Press Release on Pre-Election Monitoring, May 11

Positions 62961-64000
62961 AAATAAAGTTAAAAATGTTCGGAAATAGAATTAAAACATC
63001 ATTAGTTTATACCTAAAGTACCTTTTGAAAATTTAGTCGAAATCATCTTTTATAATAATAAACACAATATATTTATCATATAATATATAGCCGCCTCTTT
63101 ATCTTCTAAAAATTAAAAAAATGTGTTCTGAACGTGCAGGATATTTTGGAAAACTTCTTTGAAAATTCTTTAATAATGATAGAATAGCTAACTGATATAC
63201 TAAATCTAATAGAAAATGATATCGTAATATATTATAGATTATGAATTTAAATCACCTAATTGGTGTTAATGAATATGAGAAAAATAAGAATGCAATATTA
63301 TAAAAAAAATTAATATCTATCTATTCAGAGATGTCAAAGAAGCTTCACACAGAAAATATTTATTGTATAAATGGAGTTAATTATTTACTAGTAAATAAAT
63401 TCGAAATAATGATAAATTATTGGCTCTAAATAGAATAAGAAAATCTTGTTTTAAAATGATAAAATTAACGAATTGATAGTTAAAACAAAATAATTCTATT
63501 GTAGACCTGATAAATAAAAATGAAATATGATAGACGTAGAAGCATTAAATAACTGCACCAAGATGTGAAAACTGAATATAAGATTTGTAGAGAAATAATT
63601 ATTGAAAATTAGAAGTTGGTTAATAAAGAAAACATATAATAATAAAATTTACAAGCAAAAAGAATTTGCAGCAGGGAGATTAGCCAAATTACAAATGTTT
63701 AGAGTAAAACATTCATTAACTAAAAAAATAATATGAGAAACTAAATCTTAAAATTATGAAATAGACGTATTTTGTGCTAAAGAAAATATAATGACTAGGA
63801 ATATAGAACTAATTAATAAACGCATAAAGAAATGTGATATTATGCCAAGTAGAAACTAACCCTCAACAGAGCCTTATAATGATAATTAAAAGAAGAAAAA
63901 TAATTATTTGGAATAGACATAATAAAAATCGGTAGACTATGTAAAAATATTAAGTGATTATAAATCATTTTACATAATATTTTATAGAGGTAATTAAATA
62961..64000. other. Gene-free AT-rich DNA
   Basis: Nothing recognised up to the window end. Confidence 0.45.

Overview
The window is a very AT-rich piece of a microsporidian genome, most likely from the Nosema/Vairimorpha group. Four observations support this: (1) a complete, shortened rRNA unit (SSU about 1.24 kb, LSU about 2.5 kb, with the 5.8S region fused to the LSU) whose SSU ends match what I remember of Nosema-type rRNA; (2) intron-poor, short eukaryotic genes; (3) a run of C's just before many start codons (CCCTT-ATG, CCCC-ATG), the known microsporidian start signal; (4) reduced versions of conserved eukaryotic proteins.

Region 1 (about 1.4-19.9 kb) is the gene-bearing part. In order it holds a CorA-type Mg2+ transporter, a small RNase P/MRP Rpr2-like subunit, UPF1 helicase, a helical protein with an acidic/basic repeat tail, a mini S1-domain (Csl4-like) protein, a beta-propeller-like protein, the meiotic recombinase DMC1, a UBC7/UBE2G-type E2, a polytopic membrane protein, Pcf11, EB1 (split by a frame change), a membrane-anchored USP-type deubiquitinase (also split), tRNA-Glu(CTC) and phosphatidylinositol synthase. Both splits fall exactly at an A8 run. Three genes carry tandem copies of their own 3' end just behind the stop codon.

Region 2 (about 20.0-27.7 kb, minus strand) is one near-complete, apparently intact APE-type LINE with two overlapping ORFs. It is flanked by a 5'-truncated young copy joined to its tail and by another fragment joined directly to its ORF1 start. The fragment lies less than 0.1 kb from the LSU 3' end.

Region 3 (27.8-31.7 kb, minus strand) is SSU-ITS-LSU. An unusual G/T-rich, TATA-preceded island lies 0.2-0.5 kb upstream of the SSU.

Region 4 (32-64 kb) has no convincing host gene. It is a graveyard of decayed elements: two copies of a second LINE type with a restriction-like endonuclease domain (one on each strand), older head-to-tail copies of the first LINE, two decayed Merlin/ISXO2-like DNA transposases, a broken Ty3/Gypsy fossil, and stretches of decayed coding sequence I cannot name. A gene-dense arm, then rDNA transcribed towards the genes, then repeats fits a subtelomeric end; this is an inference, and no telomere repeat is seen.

Tbilisi, Georgia – Transparency International Georgia today published the second interim report on monitoring the misuse of administrative resources for election campaign. The report covers the period of time between 15 March and 5 May 2010 and focuses on the four main types of misuse of administrative resources: coercive, financial, material-technical and human. The information included in the report was provided by Transparency International Georgia’s regional coordinators and other regional contacts, journalists, civil society representatives, public officers and party activists. Every case was verified with several sources. The analysis shows that there have been, to-date, fewer violations during the campaign for 30 May local elections than was the case during the 2008 early presidential and parliamentary elections. However, the general picture is still far from positive. Coercive Resources Instances of pressure on voters and opposition activists represent the most alarming issue. These types of incidents are more common in the regions. Specifically, opposition party candidates have been forced to withdraw from the elections, public officers have been required to attend ruling party campaign events, all the while campaign activities of opposition parties have been obstructed. On 3 May, the Samegrelo-Zemo Svaneti governor, the Military Police chief, a high-ranking officer from the Kodori police department, the Mestia majoritarian MP, the head of Mestia administration, the Financial Police regional chief and other representatives of the authorities, accompanied by a special unit of the police (approximately 40-50 people), summoned the Freedom Party’s candidates (both majoritarian and those from the party list) to the administration building between 10 p.m. and 3 a.m. and forced them to withdraw from the elections. All five individuals who were summoned officially withdrew from the race that night. In the district of Qvareli, following pressure from the head of district administration and the chief of police, the candidates from the National Council seeking membership in the Akhalsopeli and Mtisdziri city councils also pulled out of the race. Shota Kavtarashvili, head of the Akhmeta district chapter for the Movement for Fair Georgia, was instructed by the council deputy chairman and the district administration’s representative in Duisi village to forgo political activities and leave the “Noghaideli Party”. They visited Kavtarashvili at home and threatened him for 30 minutes. As a result Kavtarashvili required urgent medical attention. In the village of Kviani, district of Lanchkhuti, and Alvani, district of Qvareli, 12th-graders who are eligible to vote have been warned that they will be drafted into the army before being admitted to universities if they fail to vote for the ruling party. In Ozurgeti, buses and minibuses were not allowed to travel to and from villages when the National Council leaders visited the district on 24 March. Cases of various kinds of pressure on members of opposition parties and voters, including bribing, were recorded in a number of places (Sabatlo village – Dedoplistsqaro District, Akhmeta, Qvareli, Ozurgeti and villages of Ozurgeti municipality, the village of Akhalkalaki – Kaspi District, Mestia and Tbilisi). Financial Resources Issues of concern within the area of financial resources include the increase in the number of staff and salaries in Tbilisi and in the district councils and administrative bodies, allocation of funding for certain (non-seasonal) activities exclusively before the elections and an increase in the subsidies allocated to local media entities from municipal budgets. There was an increase in the number of staff and salaries in 13 of the 43 municipalities reviewed by Transparency International Georgia. Also, while there was no increase in the number of staff in nine municipalities, salary allocations did increase. In Gori, Rustavi, Khobi, Sighnaghi, Gurjaani, Telavi, Lagodekhi and Akhmeta, various types of activities related to sports, culture, education and social policy were funded exclusively prior to the elections. Media subsidies increased in Oni, Abasha, Martvili, Telavi, Gurjaani, Sighnaghi, Qvareli and Akhmeta. Material-technical and Human Resources TI Georgia has recorded violations involving material-technical and human resources in Tbilisi, Telavi, Gurjaani, Sagarejo, Batumi and a few other districts. In the Qarajala village of the district of Telavi, the head of administration confiscated the identification cards of 50-60 people under the pretext of “humanitarian aid distribution”. In Batumi, the 2nd Division of the City Police Department sent a letter to the heads of different state agencies and private organizations requesting personal ID numbers and other personal data of their employees. Prisoners’ families in the district of Ozurgeti were requested by local public officials from Gamgeoba to gather signatures of 100 to 500 supporters for the Unified National Movement in exchange for prisoners’ release. In Gurjaani, the functions of the city administrative offices and the United National Movement are closely intertwined; so much so, that citizens requesting public assistance have been turn away from the public office to the offices of the United National Movement's offices due to the fact that so many public employees are spending their vacation time assisting the United National Movement Party. In Tbilisi, the use of the “I Love Tbilisi” logo (created as part of the so-called Tbilisi re-branding campaign sponsored by the Tbilisi Mayor’s Office) in the ruling party’s election campaign is particularly common. The Mayor’s Office has said that it does not own the copyrights for this logo and anyone can use it. However, since the “I Love Tbilisi” logo was used during the presentation of the Mayor’s Office projects, it is associated with the Mayor’s Office. The document adopted at the 1990 Copenhagen Conference states that there must be a clear distinction between the state and political parties. Inter-agency Task Force (IATF) On 8 May, the Inter-agency Group met four observer organizations – New Generation-New Initiative, Transparency International Georgia, the International Society for Fair Elections and Democracy and the Georgian Young Lawyers’ Association – to receive information about the violations they had recorded. The members of the Group took note of violations and promised to react immediately. Transparency International Georgia will continue to collaborate with the Inter-agency Group and will inform the public about the Group’s efforts toward the elimination of irregularities. “It is important to inform the public about the measures taken against the offenders. This needs to be done in order to strengthen the voters’ trust in the system and prevent similar violations. If those who break the law are punished adequately today and the information about this is disseminated widely, others will refrain from committing violations in the future,” noted Nina Khatiskatsi, program director at Transparency International Georgia. Future Activities “Transparency International Georgia” continues to monitor the pre-election activities and will present its findings to the public on two more occasions prior to the actual elections. After the elections, the TI Georgia will publish a final report containing a summary of all violations and problems recorded during the monitoring process and offer recommendations for their prevention in the future. This report is made possible by the generous support of the American people through the United States Agency for International Development (USAID). The contents are the responsibility of Transparency International Georgia and do not necessarily reflect the views of USAID or the United States Government.